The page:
Government provides Team New Zealand with funding to prevent poaching 

click to enlarge New Zealand came close to winning the America's Cup in San Francisco in September, but ultimately came up one win shy. - EZRA SHAW/GETTY IMAGES FILE PHOTO
  • Ezra Shaw/Getty Images file photo
  • New Zealand came close to winning the America's Cup in San Francisco in September, but ultimately came up one win shy.

WELLINGTON -- New Zealand's government has provided a $4.25 million investment to the Team New Zealand America's Cup syndicate to stop their top design and sailing personnel from being poached as they look to build another campaign for world's oldest sporting trophy.

New Zealand was beaten by San Francisco-based Oracle Team USA, backed by software billionaire Larry Ellison, in a winner-take-all final race on San Francisco Bay last month, capturing the imagination of the country of New Zealand and providing valuable global exposure and networking possibilities to local businesses.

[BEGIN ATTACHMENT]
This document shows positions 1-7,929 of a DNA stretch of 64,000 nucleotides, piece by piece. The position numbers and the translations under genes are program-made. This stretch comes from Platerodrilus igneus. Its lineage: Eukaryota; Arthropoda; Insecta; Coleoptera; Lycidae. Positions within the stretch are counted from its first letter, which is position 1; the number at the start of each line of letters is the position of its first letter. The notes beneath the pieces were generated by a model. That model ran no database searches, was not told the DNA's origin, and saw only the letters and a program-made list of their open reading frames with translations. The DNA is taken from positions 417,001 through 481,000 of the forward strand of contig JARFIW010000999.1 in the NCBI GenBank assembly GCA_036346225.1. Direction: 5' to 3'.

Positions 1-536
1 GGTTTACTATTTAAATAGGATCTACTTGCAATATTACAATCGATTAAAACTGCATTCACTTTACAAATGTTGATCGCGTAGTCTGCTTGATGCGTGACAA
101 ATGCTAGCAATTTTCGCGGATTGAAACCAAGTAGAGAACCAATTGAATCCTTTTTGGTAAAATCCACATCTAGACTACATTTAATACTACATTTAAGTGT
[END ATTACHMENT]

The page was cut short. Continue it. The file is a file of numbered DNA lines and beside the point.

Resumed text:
Syndicate head Grant Dalton and skipper Dean Barker had said key design and sailing personnel had been approached by rival syndicates hours after the final race and funding needed to be secured quickly if the team was to remain intact for a future challenge.

Australia's Hamilton Island Yacht Club, owned by wine tycoon and sailing enthusiast Bob Oatley, have been confirmed as the Challenger of Record and will work with the defenders to determine the format of the next regatta, likely to be in 2016.

After New Zealand's previous challenge in 2007, the government pledged $10 million early to lock up talent for the next America's Cup cycle before sponsors were found for more funding.

The government eventually contributed $36 million to the total cost of the campaign, which was estimated to be around $120 million.

Economic development minister Steven Joyce said Monday a similar arrangement was in place with Team New Zealand to seek more sponsorship options.

The government would act as one of those sponsors, though it would first conduct an economic analysis of the benefits of the 2013 regatta, which helped highlight New Zealand's marine, ICT, tourism and wine and food industries to a global audience.

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